CONGRESS’ POWERS AND OBLIGATIONS RE: SALT DEDUCTION
In 1936, our Supreme Court succinctly and elegantly answered the question of powers in our government: “The question is not what power the Federal Government ought to have but what powers, in fact, have been given by the people. It hardly seems necessary to reiterate that ours is a dual form of government; that in every state there are two governments, — the state and the United States. Each State has all governmental powers save such as the people, by their Constitution, have conferred upon the United States, denied to the States, or reserved to themselves. The federal union is a government of delegated powers. It has only such as are expressly conferred upon it and such as are reasonable to be implied from those granted. In this respect, we differ radically from nations where all legislative power, without restriction or limitation, is vested in a parliament or other legislative body subject to no restrictions except the discretion of its members.” (United States v. Butler, 297 US 1, 63 – Supreme Court 1936.) The legislative powers are set forth in Art. I of our U.S. Constitution.
Senators and Representatives are bound by oath or affirmation “… to support this Constitution ….” (U.S. Const., art. VI.) Thereby, each of them is bound to serve to provide for the General Welfare of the nation, not local welfare. (U.S. Const., art. I, sec. 8, cl. 1.)
Relationship of the Power to Tax and the General Welfare:
It is essential to understand and respect the relationship between the power to tax and the general welfare: “[Mr. Justice] Story says that if the tax be not proposed for the common defence or general welfare, but for other objects wholly extraneous, it would be wholly indefensible upon constitutional principles. And he makes it clear that the powers of taxation and appropriation extend only to matters of national, as distinguished from local welfare.” (Butler, id., at p. 67.) (Underline emphasis added.) That distinguishment makes clear that the SALT Deduction is unconstitutional.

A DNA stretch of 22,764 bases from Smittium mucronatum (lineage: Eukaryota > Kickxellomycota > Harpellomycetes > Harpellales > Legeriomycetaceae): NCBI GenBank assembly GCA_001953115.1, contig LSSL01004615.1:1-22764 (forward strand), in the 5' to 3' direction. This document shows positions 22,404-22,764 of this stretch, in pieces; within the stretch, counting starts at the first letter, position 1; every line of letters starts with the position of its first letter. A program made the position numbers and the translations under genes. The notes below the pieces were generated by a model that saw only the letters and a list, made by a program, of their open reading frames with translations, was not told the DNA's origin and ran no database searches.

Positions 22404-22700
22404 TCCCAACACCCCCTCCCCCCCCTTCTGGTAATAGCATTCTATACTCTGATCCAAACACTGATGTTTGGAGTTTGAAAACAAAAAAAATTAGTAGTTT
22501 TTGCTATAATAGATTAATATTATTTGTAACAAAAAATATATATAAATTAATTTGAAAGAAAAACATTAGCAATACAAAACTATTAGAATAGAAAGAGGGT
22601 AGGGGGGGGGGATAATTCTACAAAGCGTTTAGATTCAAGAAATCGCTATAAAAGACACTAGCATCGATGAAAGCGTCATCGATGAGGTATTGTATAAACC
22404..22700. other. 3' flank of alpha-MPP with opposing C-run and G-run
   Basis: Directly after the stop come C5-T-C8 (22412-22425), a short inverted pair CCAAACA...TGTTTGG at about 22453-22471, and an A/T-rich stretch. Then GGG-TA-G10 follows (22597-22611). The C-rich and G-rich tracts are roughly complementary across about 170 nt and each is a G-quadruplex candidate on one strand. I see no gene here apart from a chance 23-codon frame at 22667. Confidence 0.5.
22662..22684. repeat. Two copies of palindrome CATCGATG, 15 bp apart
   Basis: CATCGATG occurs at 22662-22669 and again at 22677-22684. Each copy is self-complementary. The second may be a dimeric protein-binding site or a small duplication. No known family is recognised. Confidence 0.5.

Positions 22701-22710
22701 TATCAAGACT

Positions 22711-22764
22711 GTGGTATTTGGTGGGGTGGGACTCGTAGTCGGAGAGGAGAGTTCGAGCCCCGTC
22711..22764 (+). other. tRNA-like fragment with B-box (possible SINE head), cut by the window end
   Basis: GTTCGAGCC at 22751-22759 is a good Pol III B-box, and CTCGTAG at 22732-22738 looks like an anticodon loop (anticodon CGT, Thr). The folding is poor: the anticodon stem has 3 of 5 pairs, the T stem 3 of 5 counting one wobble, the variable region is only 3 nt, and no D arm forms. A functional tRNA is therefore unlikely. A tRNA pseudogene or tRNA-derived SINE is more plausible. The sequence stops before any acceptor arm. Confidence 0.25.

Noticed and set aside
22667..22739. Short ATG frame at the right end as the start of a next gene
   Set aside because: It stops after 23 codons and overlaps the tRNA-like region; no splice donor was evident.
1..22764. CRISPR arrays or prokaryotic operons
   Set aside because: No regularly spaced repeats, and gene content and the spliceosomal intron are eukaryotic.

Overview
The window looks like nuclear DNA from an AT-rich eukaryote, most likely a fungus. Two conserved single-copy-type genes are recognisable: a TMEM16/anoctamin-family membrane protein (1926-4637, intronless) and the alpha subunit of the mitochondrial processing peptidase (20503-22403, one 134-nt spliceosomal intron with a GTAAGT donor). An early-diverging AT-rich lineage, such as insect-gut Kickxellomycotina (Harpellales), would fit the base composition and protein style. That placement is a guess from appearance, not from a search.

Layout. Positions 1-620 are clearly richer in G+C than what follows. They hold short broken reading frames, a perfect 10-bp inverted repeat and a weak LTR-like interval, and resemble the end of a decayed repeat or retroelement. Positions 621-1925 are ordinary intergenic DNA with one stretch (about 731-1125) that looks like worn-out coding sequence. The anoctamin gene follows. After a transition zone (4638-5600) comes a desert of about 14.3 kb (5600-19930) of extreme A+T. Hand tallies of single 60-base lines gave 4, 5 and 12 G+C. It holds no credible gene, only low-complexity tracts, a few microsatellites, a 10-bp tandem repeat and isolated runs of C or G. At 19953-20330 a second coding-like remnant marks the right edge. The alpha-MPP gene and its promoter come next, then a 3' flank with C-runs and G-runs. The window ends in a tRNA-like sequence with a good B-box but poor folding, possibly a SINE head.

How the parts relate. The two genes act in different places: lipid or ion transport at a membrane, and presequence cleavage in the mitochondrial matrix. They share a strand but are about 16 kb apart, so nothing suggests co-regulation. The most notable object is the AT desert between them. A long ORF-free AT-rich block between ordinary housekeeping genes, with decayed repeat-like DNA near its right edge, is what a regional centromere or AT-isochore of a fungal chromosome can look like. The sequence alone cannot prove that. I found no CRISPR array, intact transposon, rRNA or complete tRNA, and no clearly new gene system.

The Salt Deduction Does Not Provide for the General Welfare:
As noted above, each Senator and Representative is bound to support the U.S. Constitution, and, thereby, are bound to support the general welfare over local welfare (Butler, ibid.). Yet, they are often seen advocating for their “constituencies” as to the SALT Deduction, overlooking their overarching obligation to support the general welfare of the nation. The U.S. Constitution as interpreted by Butler, ibid., very clearly distinguishes local welfare from the general welfare, Congress must act accordingly and eliminate the SALT Deduction.
OBLIGATION TO INFORM THE PUBLIC
Clarification of the obligation: “The public is, of course, entitled to be informed concerning the workings of its government.” (Watkins v. United States (1957) 354 US 178, 182 and 200, respectively.) Historically, Congress has failed this obligation, e.g., “Obama Care.”
Today, the public is ill-served by Senators and Representatives who, based upon vacuous criticism that is unsupported by facts, obstruct the legislative process by openly and aggressively resisting to legislate. Such conduct does not “inform” the public about the “workings of its government.” It actually impedes the workings of government.
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